Rabbi Abner Weiss is looking through the closet that holds his shul. There are two Torah scrolls lying face up on shelves, the gold mechitza curtains are hung against the wall and the mini-weekday ark is facing the closet door.
"'Have ark will travel' -- that's our motto," Weiss said, and quoted the verse that is used in the Shabbat liturgy when the Torah scroll is removed from the ark in the synagogue: "Vayehi binsoah aron" (and behold the ark was traveling).
Westwood Village Synagogue (WVS) stores its accoutrements in the closet, because there is no permanent place to display them. This small but growing Orthodox congregation currently has its home in the auditorium of the University Religious Conference building at UCLA, a room that is also used for other religious services and folkloric dancing.
But while the ark, mechitza, et al are wheeled out and put away before and after every service, it hasn't stopped the congregation from feeling that it does have permanence -- perhaps not of place but definitely of spirit.
"It's so much more than a synagogue to me," said Michelle Heilpern, a past president of the congregation and a current member. "I really discovered a family there."
The "family" that Heilpern is referring to is made up of 60 member units, up from 40 the year before. The growth of the congregation, Heilpern said, is due in large part to Weiss' rabbinate.
"[Weiss has] a natural appeal," Heilpern said. "He has an incredible Torah knowledge, and he inspires us to do all these wonderful things. When you have a spiritual leader, it creates a synergy and an energy that leads you to grow."
A few years ago, Weiss left Beth Jacob Congregation, where he had been rabbi for 15 years, to assume a position in London, reviving the rabbinical school at the London School of Jewish Studies. Weiss was unable to raise sufficient funds in London to keep the school going, so he left the post and returned to Los Angeles in retirement from the rabbinate.
He settled in Westwood and joined WVS as a lay person. But after less than a year, the 10-year-old congregation prevailed on him to be their rabbi, after Rabbi Ben Gottlieb left.
Weiss accepted the part-time position. The shul, whose membership primarily consisted of UCLA professors and doctors, started attracting more locals who were drawn to its nonjudgmental ambience.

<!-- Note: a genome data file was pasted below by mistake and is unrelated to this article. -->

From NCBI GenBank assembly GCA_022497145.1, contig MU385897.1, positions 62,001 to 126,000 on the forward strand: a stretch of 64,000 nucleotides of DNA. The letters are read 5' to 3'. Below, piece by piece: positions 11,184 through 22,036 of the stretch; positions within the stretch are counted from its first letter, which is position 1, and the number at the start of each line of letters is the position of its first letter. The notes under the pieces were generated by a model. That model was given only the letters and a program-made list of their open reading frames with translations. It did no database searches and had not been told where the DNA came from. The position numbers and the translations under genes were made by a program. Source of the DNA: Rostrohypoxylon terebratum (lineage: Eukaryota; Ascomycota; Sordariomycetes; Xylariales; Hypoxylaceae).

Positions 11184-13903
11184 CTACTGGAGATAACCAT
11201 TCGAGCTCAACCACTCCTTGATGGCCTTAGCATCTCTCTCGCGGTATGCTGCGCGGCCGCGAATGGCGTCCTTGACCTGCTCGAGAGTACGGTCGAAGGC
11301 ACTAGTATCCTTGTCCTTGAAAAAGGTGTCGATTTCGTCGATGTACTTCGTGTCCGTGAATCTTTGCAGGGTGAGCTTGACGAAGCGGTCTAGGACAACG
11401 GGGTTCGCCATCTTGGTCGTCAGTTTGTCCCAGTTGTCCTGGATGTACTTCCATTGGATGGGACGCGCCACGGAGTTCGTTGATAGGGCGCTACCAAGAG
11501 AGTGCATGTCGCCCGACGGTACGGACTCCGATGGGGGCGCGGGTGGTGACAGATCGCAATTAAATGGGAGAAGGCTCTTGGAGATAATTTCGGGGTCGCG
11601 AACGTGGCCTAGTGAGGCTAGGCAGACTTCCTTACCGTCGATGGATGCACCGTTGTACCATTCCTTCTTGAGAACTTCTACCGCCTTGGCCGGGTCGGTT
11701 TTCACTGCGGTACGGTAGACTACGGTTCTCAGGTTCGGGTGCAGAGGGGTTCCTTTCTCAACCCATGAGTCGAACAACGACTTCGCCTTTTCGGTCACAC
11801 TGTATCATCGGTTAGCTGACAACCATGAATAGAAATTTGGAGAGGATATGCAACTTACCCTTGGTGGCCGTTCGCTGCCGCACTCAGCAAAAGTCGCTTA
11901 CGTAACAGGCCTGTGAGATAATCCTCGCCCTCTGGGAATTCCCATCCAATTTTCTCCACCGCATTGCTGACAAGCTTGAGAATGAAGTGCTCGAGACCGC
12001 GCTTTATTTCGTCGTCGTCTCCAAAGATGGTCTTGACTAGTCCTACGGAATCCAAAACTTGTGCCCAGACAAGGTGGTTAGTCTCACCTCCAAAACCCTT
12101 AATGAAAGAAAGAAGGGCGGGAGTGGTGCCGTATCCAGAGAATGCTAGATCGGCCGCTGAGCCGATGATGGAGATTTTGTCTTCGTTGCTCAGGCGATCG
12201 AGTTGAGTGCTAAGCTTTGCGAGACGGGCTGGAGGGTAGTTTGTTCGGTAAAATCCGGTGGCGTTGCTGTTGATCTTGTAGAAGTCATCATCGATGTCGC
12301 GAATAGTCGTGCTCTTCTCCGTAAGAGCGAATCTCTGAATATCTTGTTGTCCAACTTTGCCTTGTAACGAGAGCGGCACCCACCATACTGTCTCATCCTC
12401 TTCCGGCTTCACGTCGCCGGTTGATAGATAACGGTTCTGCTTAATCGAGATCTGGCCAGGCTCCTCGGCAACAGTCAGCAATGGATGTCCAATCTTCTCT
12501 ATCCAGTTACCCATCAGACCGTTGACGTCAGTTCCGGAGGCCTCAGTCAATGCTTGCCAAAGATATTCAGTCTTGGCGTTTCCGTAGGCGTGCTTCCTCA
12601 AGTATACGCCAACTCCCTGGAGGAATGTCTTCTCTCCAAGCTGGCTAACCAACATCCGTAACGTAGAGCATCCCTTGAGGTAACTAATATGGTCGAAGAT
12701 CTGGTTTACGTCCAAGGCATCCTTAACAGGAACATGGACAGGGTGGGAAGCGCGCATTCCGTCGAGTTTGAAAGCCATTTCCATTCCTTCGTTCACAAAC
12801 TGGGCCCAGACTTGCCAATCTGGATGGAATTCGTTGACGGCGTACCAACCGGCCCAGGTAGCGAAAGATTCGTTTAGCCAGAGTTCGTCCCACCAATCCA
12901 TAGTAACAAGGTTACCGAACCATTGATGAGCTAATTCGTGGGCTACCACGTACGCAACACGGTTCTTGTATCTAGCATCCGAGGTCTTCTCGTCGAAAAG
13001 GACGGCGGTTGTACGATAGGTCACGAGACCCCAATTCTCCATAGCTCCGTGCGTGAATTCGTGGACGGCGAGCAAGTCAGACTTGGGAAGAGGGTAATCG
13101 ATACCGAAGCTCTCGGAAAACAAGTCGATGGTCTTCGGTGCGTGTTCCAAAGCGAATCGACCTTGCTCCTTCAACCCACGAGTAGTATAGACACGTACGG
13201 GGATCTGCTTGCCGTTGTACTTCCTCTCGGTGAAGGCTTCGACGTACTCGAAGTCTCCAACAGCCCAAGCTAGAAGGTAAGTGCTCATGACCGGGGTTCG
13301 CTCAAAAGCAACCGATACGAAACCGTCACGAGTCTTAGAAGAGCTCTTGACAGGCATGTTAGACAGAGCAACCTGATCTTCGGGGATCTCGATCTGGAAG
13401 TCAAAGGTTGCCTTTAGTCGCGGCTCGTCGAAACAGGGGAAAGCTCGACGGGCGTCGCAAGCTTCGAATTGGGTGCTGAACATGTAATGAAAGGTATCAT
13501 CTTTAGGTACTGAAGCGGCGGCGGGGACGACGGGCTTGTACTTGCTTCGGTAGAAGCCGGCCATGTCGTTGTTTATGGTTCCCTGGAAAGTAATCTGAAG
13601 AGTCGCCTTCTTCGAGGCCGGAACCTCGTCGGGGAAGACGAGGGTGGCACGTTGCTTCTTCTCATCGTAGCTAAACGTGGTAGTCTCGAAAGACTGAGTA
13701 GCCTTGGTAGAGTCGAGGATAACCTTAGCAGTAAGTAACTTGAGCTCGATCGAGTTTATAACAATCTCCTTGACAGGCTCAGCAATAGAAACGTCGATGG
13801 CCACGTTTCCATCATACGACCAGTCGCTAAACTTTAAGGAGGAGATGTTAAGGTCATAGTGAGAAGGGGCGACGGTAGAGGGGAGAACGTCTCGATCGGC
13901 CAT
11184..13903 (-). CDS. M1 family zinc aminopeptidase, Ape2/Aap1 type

The congregation is now looking for a more permanent home in Westwood, somewhere where it won't have to store the aron kodesh, or ark, in a closet. The congregation would also like more members, but not too many more members, because it wants to retain WVS's close, extended-family atmosphere.
"We don't ever want to become a 300-family shul, but we sure want to be a 75-100 family shul," Heilpern said.
But increasing the size of an Orthodox congregation in a largely non-Orthodox neighborhood is a challenge. WVS is not the only Orthodox shul in Westwood. There is also Westwood Kehila and the Southern California Jewish Center, but for the most part, Orthodox Jews on the Westside are concentrated in the Pico-Robertson area.
Westwood, being a college community, has an attraction, but being without day schools, kosher restaurants or a large choice of synagogues, it has never served as a serious alternative to Pico-Robertson in terms of Orthodox growth.
In order to grow and to offer an alternative to the thriving Sinai Tempe and Sephardic Temple Tifereth Israel, WVS members say it fosters an atmosphere of acceptance and nonjudgementalism. The congregants don't pry into others' level of observance -- no one asks if fellow congregants drove to shul (an Orthodox violation) or keep kosher homes.
The congregation also considers itself progressive within the confines of Jewish law, when it comes to women's issues. Members say WVS was the first Orthodox congregation where women carried the Torah on Shabbat. Though there is no women's prayer group, on Shabbat, women often give divrei Torah (speeches about the Torah portion).
"There is no frummer-than-thou attitude," Weiss said, meaning a more-religious-than-you attitude. "It is just love and acceptance of every Jew."
That "love and acceptance" worked out well for Weiss, who found himself embroiled in a communal that started about five years ago, when he discovered through extensive family research that he was not -- as he had always believed -- a Cohen (a descendant of the Jewish priest line). Being a Cohen made Weiss eligible to perform certain Jewish rituals, such as the priestly blessings and the pidyon ha-ben (redeeming of the first born)
When he discovered that he was not a Cohen, Weiss wrote to the rabbi at Beth Jacob that the pidyon ha-bens he had performed would need to be redone, upsetting some members in the community. Heilpern said the Cohen affair was not an issue for WVS.
"From our standpoint we feel so blessed to have [Weiss]," Heilpern said. "Here is the man who was the head rabbi in South Africa and the rabbi at Beth Jacob, and now he is with us. It is a gift and a blessing to have such a great scholar as our rabbi."
Westwood Village Synagogue has Shabbat services and weekday morning services at the University Religious Conference building, 900 Hilgard Ave. Westwood. For more information call (310) 208-0852.
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